Sensic, a long-time player in virtual reality and co-founder of OSVR, finally released their VR headset destined to make its way to public venues such as theme parks and arcades. Teasing the project late last year, the enterprise-facing headset is touted to be more hygienic, comfortable, and pack a higher resolution display than consumer devices.
Sensics, a co-founder of Razer’s OSVR initiative which produced the HDK headset, has a pretty specific approach on how out-of-home VR headsets should differ from their consumer counterparts.
Firstly, there’s hygiene. Sensics includes a machine-washable, hypoallergenic face mask that physically separates from the display, allowing for arcade-goers to strap in, get comfortable and have a chat (or selfie) before clipping into the display portion of the headset. This essentially cuts down the amount of lead time by letting customers prep before heading into their VR experience. More importantly, Sensics says the inexpensive strap can be set aside after each guest is done and sanitized for later use. If you’ve ever tried a VR headset after someone sweat in it, soaking right through the spongy foam gasket and headstrap, you can imagine how bad it would get in a facility that sees multiple customers daily.
That said, customers are going to sweat, and mitigating these effects during the experience with dual fans, which Sensics says are silent, helps remove excess humidity from the headset, keeping lenses clear from fog.
As for resolution, the company maintains the screen door effect (SDE) is diminished with the headset’s dual 1440×1600@90 Hz LCD displays, a 70 percent increase in pixels over consumer devices like Oculus Rift and HTC Vive. We haven’t had an opportunity to substantiate the reduction of SDE, but the company provides as comparison chart between its lower tier dual 1080×1200 OLED, which happens to be the same resolution as Rift and Vive.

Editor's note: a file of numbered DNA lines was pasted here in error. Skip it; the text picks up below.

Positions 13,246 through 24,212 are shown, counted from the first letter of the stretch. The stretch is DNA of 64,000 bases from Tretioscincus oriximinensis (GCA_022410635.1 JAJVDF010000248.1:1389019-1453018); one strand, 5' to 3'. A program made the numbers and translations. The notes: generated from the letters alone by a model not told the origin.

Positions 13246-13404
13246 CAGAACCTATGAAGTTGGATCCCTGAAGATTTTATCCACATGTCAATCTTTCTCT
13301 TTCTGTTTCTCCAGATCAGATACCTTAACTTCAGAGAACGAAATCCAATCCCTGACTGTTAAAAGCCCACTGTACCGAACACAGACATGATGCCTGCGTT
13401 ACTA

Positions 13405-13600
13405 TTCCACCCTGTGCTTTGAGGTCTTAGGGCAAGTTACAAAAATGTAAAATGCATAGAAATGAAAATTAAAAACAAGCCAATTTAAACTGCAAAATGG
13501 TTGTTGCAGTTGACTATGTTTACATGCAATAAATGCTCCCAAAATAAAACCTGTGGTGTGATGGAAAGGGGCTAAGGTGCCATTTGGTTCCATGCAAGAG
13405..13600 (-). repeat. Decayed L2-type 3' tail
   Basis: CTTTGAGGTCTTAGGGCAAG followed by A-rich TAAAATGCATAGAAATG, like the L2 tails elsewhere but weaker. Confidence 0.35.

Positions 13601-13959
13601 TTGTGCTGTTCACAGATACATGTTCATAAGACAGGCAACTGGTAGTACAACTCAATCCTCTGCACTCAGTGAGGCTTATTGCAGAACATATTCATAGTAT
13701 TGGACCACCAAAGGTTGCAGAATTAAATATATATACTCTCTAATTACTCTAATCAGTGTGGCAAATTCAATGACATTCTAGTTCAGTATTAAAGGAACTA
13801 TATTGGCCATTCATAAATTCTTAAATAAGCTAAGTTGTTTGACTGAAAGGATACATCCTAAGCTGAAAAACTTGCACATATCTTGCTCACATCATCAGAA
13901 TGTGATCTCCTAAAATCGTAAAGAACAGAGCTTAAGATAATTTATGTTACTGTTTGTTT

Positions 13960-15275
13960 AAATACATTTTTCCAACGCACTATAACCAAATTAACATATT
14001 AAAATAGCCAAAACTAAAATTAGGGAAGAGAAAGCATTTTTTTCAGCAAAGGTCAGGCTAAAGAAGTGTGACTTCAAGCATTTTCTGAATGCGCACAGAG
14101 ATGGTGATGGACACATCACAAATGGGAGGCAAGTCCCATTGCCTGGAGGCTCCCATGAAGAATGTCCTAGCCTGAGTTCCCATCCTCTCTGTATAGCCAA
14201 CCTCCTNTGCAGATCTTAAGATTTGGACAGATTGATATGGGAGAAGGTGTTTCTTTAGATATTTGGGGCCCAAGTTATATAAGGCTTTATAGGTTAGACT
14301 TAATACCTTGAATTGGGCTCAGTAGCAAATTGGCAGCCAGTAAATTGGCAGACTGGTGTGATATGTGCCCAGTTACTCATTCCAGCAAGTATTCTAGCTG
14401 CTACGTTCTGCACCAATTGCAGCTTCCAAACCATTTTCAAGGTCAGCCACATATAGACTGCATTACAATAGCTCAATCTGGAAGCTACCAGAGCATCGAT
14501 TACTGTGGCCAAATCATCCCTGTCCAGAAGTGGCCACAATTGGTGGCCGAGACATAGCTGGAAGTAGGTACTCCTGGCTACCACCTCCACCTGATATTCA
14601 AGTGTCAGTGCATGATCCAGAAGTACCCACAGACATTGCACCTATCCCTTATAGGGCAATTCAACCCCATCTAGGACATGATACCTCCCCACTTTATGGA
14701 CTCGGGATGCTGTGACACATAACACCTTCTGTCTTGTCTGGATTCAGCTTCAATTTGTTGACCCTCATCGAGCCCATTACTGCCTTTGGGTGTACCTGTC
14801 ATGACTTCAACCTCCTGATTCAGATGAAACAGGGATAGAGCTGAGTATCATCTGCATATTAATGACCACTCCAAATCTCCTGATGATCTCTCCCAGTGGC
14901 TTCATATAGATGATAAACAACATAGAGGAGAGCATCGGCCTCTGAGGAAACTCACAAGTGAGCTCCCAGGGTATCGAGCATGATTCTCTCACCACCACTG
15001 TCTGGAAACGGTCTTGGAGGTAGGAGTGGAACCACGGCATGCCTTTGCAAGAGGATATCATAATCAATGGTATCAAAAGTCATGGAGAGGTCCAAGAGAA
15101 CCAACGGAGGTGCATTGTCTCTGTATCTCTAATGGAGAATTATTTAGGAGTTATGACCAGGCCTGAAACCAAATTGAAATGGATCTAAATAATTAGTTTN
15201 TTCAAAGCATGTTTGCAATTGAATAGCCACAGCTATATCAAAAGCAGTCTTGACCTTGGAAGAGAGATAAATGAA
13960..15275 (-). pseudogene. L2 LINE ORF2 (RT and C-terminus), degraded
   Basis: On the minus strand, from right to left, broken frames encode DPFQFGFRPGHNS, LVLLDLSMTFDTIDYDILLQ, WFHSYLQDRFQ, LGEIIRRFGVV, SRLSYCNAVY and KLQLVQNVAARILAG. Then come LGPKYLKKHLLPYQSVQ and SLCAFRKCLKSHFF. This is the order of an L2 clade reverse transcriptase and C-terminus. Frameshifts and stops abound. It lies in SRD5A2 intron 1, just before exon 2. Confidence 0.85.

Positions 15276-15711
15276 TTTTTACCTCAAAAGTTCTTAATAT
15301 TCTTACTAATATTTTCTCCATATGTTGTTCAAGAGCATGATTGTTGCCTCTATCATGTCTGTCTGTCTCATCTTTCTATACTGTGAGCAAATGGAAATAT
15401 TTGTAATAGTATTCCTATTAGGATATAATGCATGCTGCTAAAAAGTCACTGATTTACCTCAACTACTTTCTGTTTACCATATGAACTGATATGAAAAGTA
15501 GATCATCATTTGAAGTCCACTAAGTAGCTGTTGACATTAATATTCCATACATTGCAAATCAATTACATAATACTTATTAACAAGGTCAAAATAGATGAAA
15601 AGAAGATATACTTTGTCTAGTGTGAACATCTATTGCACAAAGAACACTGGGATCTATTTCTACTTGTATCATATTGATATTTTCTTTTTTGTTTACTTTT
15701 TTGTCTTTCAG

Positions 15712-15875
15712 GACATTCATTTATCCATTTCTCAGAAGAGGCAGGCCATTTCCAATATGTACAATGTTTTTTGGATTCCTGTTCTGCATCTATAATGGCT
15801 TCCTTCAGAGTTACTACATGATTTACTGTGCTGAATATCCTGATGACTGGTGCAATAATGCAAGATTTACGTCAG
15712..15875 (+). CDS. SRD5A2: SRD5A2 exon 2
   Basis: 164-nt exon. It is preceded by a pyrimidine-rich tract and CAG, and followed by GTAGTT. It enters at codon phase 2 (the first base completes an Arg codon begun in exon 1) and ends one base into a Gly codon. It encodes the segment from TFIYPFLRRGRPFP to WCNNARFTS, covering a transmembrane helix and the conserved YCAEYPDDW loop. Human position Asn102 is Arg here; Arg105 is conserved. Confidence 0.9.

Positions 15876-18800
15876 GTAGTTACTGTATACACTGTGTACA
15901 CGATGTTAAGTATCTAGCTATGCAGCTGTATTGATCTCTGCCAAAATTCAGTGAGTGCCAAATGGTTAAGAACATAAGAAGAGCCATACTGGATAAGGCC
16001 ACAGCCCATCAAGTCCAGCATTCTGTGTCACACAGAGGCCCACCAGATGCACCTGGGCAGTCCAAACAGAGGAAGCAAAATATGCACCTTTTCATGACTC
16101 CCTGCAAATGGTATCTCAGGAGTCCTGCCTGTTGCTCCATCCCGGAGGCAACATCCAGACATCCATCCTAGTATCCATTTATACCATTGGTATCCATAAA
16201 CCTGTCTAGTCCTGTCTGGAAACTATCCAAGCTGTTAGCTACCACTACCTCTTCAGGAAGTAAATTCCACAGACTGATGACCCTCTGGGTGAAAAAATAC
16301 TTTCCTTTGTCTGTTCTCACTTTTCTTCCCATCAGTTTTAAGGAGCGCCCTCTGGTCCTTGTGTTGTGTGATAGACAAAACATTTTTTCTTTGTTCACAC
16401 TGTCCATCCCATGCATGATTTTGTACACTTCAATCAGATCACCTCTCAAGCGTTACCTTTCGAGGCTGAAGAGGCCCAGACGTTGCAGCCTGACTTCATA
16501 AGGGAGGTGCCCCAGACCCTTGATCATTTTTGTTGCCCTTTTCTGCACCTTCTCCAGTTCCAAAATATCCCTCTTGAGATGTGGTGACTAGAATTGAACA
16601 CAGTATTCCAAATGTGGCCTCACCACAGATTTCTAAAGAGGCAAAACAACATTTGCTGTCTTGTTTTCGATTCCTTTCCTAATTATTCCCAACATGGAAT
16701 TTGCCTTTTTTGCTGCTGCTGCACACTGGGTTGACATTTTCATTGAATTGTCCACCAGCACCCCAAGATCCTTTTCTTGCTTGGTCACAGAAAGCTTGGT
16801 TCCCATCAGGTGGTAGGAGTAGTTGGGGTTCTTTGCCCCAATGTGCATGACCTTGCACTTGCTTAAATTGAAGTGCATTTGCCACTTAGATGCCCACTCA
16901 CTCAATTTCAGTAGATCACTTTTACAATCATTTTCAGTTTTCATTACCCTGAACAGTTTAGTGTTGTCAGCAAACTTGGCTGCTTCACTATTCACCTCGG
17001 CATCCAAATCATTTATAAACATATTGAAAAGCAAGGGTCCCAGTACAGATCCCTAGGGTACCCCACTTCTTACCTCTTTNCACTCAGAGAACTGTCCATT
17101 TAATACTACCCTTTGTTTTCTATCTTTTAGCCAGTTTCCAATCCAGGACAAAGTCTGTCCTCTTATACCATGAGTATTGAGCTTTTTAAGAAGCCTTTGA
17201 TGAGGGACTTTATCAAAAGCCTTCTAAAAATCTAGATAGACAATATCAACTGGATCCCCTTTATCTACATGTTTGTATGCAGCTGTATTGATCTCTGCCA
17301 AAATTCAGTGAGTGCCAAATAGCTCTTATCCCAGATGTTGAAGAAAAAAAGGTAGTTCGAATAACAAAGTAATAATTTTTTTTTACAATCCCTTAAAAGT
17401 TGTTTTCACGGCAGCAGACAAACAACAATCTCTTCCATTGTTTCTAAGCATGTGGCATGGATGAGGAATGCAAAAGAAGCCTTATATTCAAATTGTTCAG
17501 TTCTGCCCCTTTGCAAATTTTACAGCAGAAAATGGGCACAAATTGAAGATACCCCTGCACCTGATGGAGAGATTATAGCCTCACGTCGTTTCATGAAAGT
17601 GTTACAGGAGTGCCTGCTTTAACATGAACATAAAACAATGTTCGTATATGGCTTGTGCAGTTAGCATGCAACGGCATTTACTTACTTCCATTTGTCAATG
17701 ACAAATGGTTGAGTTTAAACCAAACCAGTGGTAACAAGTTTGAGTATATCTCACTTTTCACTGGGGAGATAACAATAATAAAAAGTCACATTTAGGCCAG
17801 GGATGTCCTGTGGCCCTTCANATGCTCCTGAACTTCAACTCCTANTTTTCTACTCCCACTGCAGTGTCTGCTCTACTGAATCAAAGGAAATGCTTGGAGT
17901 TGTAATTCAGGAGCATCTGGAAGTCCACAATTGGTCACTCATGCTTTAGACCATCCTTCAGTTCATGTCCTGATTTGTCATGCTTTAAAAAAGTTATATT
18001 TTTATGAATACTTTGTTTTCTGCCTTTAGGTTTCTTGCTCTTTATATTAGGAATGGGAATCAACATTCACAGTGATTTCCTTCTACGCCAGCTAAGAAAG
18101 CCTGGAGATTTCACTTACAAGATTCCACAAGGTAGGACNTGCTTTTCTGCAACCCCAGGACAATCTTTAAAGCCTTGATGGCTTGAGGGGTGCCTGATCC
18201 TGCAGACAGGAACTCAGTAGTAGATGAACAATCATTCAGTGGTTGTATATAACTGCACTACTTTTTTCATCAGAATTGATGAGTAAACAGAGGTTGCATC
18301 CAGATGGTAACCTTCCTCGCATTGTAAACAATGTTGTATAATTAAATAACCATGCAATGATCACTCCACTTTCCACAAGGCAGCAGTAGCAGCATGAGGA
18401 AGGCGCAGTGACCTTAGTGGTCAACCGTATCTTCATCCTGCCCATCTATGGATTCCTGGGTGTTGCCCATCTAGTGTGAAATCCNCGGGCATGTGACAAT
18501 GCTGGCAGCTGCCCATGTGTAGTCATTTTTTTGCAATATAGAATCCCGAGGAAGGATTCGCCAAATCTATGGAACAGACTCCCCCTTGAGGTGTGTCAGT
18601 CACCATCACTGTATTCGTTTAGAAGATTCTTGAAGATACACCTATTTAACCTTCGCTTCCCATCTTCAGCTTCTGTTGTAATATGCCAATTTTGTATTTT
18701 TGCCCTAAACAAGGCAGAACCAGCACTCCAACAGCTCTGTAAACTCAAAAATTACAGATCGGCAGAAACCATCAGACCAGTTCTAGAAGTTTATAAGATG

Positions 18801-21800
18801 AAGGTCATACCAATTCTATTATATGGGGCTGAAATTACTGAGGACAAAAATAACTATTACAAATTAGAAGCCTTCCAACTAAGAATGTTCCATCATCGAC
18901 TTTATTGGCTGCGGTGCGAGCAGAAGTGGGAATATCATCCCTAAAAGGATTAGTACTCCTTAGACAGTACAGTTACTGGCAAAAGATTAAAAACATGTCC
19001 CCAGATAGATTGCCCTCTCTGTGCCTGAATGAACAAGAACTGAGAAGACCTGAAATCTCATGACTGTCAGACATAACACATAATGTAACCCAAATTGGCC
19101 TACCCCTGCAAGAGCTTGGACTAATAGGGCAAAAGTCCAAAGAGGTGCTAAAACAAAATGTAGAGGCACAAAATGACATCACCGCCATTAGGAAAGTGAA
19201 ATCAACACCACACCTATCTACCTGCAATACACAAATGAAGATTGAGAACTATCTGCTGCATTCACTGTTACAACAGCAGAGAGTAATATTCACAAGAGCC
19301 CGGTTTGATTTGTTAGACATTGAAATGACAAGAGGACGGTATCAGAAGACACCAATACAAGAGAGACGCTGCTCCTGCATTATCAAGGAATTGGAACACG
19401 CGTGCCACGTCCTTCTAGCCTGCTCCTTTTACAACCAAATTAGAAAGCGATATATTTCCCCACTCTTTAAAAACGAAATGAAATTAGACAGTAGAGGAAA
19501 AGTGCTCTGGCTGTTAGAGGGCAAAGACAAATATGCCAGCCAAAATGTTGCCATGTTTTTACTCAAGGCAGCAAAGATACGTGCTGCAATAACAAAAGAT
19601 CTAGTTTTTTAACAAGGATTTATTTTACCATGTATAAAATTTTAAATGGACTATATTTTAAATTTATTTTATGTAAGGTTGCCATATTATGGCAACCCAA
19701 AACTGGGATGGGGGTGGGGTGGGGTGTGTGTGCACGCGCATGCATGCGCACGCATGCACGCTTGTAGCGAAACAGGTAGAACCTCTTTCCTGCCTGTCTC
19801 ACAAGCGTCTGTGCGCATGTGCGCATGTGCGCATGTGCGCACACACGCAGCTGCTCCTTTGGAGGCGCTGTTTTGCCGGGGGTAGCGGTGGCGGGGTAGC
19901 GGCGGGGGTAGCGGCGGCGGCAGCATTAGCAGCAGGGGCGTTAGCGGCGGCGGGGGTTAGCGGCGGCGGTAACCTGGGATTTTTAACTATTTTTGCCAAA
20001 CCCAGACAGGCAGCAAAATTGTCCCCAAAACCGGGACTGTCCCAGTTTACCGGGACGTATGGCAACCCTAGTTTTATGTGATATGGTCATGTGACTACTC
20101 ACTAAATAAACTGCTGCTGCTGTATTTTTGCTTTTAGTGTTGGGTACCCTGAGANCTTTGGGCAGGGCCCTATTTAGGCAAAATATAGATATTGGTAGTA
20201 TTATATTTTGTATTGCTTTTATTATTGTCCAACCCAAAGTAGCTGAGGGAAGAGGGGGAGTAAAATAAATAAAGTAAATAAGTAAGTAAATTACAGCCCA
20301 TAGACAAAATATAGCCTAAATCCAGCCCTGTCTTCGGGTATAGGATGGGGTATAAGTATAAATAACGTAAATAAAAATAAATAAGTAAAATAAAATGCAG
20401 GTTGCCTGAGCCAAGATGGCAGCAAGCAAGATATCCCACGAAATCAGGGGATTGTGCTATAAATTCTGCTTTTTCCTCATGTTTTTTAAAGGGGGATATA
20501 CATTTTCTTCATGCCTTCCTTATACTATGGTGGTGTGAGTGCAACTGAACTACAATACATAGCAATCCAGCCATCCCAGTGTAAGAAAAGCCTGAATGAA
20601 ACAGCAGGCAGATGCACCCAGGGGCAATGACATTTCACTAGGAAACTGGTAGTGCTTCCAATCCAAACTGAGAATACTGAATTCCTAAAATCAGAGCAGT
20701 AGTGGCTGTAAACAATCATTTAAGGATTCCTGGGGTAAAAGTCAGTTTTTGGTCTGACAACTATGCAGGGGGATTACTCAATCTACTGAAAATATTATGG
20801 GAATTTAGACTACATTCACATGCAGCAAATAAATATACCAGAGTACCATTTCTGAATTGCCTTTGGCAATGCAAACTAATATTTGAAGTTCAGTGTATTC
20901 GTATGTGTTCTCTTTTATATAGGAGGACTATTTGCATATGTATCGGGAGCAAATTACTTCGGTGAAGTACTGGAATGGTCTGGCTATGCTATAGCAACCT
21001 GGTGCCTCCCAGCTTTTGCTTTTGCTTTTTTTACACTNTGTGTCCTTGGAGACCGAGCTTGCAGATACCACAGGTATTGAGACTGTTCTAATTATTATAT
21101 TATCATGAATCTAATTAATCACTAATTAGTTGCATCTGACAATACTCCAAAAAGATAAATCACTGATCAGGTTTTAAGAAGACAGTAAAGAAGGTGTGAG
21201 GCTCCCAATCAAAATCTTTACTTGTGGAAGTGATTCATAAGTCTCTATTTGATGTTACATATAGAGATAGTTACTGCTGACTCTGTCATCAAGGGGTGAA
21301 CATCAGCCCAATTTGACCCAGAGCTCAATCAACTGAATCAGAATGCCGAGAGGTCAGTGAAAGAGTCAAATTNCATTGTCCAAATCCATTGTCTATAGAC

Arcade and park owners can also opt to include embedded hand/finger trackers like Leap Motion, which sits flush inside the unit behind a window that’s transparent to IR.
The public VR headset is also said to work with “hundreds of peripherals including wide-area tracking systems.” The press release announcing the headset doesn’t make specific mention of what positional tracking system it employs, saying only that it integrates a 9-axis orientation tracker, something headsets use for basic head-tracking only. Aftermarket solutions like OptiTrack’s IR-reflective positional tracking system, which uses traditional motion capture tech, would be a likely candidate for large-scale, out-of-home facilities looking to use Sensics system however.
Pre-production units are currently on sale on the OSVR Store in two flavors: a $2,590.00 headset with 2880×1600@90 Hz LCD display, and the lower tier $2,160.00 headset with 2160×1200@90 Hz OLED display. Large quantities of the final device are slated to ship later this year.
- A choice of two screen options: 2880×1600@90 Hz LCD, or 2160×1200@90 Hz OLED including diffusion film for reduced SDE
- Removable face-plate
- Built-in dual silent fans to comfort and ventilation
- Front IR window for optional embedded Leap Motion controller
- High-quality 100-degree optics with adjustable focus
- Integrated 9-axis orientation tracker
- On-unit buttons for user interface (disabled in pre-production units)
- Ergonomic and adjustable head strap
- Supports direct mode and asynchronous time warp
- Supported by all major game engines including Unity, Unreal and more
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